The anti-mining law is a historic victory over the “dazzle of gold”
Many factors joined to achieve this victory.
The frame on which the struggle was woven
involved demonstrating that all mines contaminate;
the mining industry doesn’t produce economic development
and doesn’t even create a significant amount of decent jobs.
By exposing the lies and revealing the truths about mining
the Salvadoran people united to obtain a victory for all,
but it’s only one step in dealing with the country’s
serious environmental deterioration.
On March 29, 70 legislators from all political stripes in El Salvador’s Legislative Assembly passed the Law to Prohibit Metal Mining. The vote was unanimous because the other 14 Assembly representatives were either not in the session or snuck out of the plenary hall before the vote to avoid “showing their true colors” by abstaining or openly opposing it. Although the Salvadoran press gave the vote only marginal coverage, this law’s approval is an historic event, as reflected in media in the rest of the world, which did report its importance.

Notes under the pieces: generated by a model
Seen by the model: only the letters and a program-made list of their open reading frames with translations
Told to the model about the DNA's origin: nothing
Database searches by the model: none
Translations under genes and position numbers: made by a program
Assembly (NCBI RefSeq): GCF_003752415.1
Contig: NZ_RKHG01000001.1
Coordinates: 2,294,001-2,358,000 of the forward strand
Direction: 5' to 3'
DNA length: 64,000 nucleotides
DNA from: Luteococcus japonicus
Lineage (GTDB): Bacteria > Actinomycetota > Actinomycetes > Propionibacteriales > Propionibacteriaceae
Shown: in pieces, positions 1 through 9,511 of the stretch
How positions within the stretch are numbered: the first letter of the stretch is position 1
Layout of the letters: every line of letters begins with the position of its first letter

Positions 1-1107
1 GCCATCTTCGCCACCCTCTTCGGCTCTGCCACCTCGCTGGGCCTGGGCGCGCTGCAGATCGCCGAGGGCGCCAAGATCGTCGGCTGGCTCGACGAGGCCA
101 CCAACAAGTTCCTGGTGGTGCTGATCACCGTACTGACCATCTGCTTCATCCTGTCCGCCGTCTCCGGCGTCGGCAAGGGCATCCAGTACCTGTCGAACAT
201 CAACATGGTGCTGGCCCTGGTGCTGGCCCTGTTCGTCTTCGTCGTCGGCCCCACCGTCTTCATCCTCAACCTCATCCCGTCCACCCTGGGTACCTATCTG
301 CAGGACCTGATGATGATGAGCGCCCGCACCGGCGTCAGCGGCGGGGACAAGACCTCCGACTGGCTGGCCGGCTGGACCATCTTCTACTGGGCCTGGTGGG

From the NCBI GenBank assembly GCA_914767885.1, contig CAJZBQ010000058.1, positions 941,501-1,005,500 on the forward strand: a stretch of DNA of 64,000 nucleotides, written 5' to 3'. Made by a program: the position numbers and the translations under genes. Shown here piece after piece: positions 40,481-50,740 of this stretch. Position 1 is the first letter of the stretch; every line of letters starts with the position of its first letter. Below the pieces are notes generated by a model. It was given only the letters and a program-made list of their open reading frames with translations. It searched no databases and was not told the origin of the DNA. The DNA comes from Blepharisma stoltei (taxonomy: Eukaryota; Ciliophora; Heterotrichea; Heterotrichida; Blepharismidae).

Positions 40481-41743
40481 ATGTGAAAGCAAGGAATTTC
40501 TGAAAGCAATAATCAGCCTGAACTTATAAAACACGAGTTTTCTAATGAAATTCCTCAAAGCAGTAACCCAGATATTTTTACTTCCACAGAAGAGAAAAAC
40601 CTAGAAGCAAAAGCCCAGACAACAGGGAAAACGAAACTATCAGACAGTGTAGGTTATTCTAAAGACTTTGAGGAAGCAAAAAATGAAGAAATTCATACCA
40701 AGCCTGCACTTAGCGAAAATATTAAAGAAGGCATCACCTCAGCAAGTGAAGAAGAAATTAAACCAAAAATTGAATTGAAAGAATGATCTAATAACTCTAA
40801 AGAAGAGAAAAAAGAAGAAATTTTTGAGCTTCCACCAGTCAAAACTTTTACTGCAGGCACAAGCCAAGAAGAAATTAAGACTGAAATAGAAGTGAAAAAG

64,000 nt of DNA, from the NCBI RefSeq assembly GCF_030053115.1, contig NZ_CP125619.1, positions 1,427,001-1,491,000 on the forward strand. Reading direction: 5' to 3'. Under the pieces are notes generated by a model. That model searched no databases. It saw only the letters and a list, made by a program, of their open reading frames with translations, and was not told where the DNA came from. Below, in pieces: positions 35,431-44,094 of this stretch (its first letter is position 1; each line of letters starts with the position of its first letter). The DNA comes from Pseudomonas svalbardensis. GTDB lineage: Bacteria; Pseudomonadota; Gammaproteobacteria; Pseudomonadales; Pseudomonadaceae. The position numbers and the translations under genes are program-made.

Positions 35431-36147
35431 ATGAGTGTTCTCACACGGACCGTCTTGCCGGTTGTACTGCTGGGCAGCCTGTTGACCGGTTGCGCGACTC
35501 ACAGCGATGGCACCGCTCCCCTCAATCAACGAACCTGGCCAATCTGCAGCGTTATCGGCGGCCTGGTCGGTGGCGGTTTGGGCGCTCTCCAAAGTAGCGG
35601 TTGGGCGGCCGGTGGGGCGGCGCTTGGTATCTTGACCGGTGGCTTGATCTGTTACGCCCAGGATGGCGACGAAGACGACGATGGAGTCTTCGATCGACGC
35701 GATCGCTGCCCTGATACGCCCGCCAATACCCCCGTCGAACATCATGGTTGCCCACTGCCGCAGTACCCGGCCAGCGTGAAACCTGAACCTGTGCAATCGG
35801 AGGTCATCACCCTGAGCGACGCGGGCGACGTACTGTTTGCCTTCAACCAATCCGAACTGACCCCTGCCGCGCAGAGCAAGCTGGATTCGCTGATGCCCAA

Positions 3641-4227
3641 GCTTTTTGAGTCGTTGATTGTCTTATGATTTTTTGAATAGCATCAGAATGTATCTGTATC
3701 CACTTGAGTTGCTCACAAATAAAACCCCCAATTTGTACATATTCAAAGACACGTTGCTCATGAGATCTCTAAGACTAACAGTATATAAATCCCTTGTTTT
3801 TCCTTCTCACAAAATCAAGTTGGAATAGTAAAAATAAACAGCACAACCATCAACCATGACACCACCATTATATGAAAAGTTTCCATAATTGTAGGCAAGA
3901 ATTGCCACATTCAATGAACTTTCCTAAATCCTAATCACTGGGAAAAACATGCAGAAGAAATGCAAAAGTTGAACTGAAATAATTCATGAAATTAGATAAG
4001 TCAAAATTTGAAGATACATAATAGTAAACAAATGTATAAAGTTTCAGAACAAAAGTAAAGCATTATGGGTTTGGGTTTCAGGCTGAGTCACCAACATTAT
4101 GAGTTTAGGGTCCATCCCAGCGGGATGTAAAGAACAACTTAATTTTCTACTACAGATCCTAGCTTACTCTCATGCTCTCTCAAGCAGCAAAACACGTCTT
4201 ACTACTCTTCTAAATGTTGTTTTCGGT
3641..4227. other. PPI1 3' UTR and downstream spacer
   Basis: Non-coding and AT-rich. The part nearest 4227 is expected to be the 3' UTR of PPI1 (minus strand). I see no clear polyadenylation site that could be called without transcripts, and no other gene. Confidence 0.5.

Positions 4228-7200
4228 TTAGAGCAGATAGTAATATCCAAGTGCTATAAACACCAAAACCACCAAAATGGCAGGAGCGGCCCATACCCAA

David beat Goliath
Is El Salvador the first country to ban metal mining? Yes and no, because other countries have already done so, but only partially. Turkey (1997) and the Czech Republic (2000) were later joined by Germany (2002) and Costa Rica (2010). These four countries banned open-pit mineral extraction due to the pollution and environmental damage it causes. As established in the first two articles of its approved law, El Salvador is the first country to ban metal mining in general (both small-scale and industrial); in all forms (both open pit and underground), and in all phases (exploration, extraction, exploitation and processing).
It’s an historic law and an historic happening because ir’s the result of a struggle of many years and many actors. It was a fight between David and Goliath, a small country against very powerful mining transnationals. Threatened communities, conscientious religious authorities and social, environmental and academic organizations joined together against the small but powerful national group that has always seen mining as a source—some say the only source—of development. Several factors also lined up so David could defeat Goliath, an achievement that only months ago seemed so far away.
The struggle began a century ago